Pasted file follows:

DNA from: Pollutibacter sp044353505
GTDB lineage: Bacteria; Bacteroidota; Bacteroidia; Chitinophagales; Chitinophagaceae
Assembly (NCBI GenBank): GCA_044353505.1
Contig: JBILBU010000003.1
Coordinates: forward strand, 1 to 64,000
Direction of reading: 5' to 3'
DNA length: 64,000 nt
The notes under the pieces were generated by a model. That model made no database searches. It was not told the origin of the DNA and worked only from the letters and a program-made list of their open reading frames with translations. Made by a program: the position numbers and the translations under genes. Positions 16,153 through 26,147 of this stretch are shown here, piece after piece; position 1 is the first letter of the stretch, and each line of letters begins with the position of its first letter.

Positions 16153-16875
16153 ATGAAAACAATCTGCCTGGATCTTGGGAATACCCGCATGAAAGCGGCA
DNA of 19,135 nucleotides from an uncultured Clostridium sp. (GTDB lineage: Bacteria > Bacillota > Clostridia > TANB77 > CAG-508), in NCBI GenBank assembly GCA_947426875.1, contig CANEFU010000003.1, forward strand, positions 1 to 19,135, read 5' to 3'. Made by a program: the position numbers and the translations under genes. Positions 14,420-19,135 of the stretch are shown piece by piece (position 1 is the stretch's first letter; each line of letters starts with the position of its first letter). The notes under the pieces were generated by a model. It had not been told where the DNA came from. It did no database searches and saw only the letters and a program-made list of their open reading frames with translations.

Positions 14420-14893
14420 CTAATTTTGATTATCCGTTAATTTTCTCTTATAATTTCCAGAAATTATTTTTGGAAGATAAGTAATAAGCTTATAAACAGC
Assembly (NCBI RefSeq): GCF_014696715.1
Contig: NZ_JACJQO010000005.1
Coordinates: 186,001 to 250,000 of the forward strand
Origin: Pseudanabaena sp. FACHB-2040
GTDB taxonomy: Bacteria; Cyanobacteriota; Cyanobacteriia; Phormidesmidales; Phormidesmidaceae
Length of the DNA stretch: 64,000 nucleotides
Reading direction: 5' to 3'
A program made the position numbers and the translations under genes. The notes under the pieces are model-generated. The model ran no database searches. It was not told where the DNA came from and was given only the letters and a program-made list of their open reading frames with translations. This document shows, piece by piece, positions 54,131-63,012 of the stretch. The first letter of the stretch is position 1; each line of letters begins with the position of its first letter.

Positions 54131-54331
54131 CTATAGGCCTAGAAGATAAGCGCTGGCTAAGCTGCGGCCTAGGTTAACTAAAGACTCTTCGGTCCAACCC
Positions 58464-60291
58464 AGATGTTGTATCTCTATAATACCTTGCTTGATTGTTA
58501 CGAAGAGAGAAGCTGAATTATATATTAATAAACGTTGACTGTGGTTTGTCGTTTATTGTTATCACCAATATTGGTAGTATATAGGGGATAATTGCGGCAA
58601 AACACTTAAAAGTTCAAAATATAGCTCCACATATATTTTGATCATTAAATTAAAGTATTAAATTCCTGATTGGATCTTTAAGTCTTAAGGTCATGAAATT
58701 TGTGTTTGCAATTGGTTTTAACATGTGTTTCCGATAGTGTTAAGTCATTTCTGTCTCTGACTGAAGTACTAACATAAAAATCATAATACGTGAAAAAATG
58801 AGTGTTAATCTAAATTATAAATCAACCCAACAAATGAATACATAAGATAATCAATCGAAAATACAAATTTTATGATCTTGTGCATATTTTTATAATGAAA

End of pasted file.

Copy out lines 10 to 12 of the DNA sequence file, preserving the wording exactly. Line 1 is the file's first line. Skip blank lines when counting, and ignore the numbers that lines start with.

16153 ATGAAAACAATCTGCCTGGATCTTGGGAATACCCGCATGAAAGCGGCA
DNA of 19,135 nucleotides from an uncultured Clostridium sp. (GTDB lineage: Bacteria > Bacillota > Clostridia > TANB77 > CAG-508), in NCBI GenBank assembly GCA_947426875.1, contig CANEFU010000003.1, forward strand, positions 1 to 19,135, read 5' to 3'. Made by a program: the position numbers and the translations under genes. Positions 14,420-19,135 of the stretch are shown piece by piece (position 1 is the stretch's first letter; each line of letters starts with the position of its first letter). The notes under the pieces were generated by a model. It had not been told where the DNA came from. It did no database searches and saw only the letters and a program-made list of their open reading frames with translations.

Positions 14420-14893